We sat companionably, my neighbor and I, in white wicker rockers, sipping chilled Chardonnay. A nearby fan hummed quietly, keeping the mosquitoes away and cooling our warm skin. It was our custom to retire to her shady front porch after our respective garden chores were complete, and the hot southern sun dropped behind the western oaks.
Kathy is one of those rare people who's inner peace radiates off her in waves, seeping into anyone lucky enough to be close by. I call people like Kathy, Light People. (You can read more about Light People in a past post http://goo.gl/JVjJbK) I am instinctively drawn to Light People. They give of themselves and demand nothing in return. Light People are wonderful porch-sitting comrades. Especially when there's wine involved.
"You're so lucky." Kathy said suddenly. I gasped lightly, to keep from aspirating the wine.
"Oh yeah, that's me, all luck!" I joked.
"I'm serious." She set her frosty stemware on the glass table separating us. "You're so creative. You cook, bake, take wonderful pictures, draw, paint, make quilts, and write. I can't do anything like that."
"You can balance your checkbook." I returned. "And read a billing statement. You can do your own taxes, and remember where you put things."
"But anyone can do that." She laughed.
"Really?" I said. "Not me."
"Oh come on," she pushed. "You're kidding me!"
"Nope." I sighed. "I can't do any of those things. If it weren't for Jeff handling all the financial details of our life, I'd really be in a mess."
"But you're so gifted!" She insisted.
"Being gifted doesn't pay the bills, Kathy." I pointed out.
"Does it have to?" She said. "Sometimes things just are."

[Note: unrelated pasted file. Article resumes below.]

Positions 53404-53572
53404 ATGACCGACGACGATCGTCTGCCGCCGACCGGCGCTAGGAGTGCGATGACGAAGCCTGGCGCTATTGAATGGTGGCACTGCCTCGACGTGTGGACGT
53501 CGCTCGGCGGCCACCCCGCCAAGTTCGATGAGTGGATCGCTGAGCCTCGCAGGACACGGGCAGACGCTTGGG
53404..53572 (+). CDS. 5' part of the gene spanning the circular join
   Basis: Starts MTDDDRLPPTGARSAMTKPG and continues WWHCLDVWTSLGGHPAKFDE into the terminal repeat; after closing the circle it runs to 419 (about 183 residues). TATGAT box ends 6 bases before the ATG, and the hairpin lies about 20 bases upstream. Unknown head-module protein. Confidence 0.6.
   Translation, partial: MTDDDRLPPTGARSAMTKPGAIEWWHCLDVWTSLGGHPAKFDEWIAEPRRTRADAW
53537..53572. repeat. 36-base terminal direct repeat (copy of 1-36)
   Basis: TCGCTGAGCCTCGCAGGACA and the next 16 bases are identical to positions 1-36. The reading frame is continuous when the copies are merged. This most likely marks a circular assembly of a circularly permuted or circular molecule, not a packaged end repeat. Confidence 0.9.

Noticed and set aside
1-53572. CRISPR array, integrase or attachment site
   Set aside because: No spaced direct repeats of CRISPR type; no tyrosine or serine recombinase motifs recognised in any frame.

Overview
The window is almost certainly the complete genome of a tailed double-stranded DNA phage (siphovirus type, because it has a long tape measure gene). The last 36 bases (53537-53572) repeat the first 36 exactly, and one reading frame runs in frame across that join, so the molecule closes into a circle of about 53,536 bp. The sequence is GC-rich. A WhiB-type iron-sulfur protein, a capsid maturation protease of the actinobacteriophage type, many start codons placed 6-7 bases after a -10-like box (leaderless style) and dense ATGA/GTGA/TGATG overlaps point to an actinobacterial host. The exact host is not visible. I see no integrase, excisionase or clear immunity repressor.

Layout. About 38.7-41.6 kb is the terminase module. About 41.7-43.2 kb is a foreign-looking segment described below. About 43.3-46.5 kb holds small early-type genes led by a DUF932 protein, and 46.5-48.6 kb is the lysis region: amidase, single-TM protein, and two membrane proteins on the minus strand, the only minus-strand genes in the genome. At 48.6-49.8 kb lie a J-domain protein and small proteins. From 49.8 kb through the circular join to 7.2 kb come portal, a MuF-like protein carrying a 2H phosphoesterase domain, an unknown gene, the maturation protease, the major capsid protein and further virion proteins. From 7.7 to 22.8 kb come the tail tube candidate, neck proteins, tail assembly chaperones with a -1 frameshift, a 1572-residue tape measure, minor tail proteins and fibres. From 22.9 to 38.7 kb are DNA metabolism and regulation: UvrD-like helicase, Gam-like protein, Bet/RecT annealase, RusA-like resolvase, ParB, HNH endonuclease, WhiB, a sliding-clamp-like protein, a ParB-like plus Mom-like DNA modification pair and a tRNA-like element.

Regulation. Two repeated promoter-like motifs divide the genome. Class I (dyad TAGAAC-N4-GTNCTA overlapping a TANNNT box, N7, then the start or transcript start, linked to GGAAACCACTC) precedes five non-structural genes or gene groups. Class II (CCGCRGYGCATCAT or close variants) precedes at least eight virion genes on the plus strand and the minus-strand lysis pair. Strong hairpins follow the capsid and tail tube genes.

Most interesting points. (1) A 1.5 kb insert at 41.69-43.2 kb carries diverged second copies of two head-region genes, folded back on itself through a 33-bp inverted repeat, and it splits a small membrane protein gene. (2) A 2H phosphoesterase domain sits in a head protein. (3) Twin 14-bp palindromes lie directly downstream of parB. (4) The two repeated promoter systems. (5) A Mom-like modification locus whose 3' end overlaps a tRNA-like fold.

Friends like Kathy are hard to come by. Steadfast, reliable, trustworthy, salt-of-the-earth folks- even those who aren't Light People. But creative, they're not. And there are times I wish I wasn't either. Being creative can be a gift, but more often than not, it's an anchor. Every day, ideas and concepts throw themselves in my path, interfering with all manner of mundane, but necessary tasks. Meal ideas and story notions form while I sit at a red light, or clean the kitchen. Sometimes the idea is so powerful, I have to stop what I'm doing and write it down. If I'm out and about, I send myself an email, so I won't forget the names of characters, where they live, and what they're doing. I write ideas on napkins, scrap paper, envelopes, even on my hands, because they flit so quickly into and out of my brain, I have to lasso them before they fling themselves into the heavens, never to be seen again.
Normal people don't have these visionary missiles firing at them on a daily basis. Better yet, regular folks are consistent. Each day is more or less similar to the last. Not so for creative people. One day can be overflowing with inspiration, and the next as hollow as a rotten tree. It's like a roller coaster. As I've aged, I've learned to accept this. Days filled with story, art, or cuisine brilliance are often followed by a crash; as though I've poured out everything I have, and must wait for the Universe to refill me.
I know it will, so I wait.
I don't try to push myself on "empty" days. That's why recipes like today's are so great. Solidly good, easy to prepare, little skill or thought required, and quick. I pulled this recipe card out of Family Circle magazine, probably while I was a young mother, sitting in the pediatrician's office.
Kathy and I have both moved away from the neighborhood where we became friends. We still keep up with each other- she still insisting that a creative life is to be admired and envied.
I'm not so sure. One thing I do know. Kathy's right. Sometimes things just are...
The Rediscovered Recipe Box #33- Chili Casserole
1 box (8.5 ounces) corn bread mix
1/3 cup milk
2 tablespoons oil
1/8 teaspoon cayenne pepper
1 1/2 pounds ground turkey
1 packet (1.25 ounces) mild taco seasoning mix
1 cup frozen chopped onion
1 1/4 cups frozen sweet pepper strips
1 can (15.5 ounces) kidney beans, undrained and slightly mashed
1 can (11 ounces) corn kernels, drained
1 cup shredded cheddar cheese
1. Heat oven to 400. Great 2-quart casserole. Combine bread mix, milk, 1 tablespoon oil, egg and cayenne in bowl. 2. Heat remaining oil in large skillet over medium-high heat. Add turkey and taco seasoning mix; cook 5 minutes. Add onion, pepper, beans and corn; cook 2 minutes. Remove from heat.
3. Spread bread batter in prepared casserole. Top with turkey mixture. Sprinkle with cheese. Grease piece of foil; cover casserole.
4. Bake in 400 oven 20 minutes. Uncover; bake until browned and cheese is melted, about 8 minutes. Let stand for 5 minutes.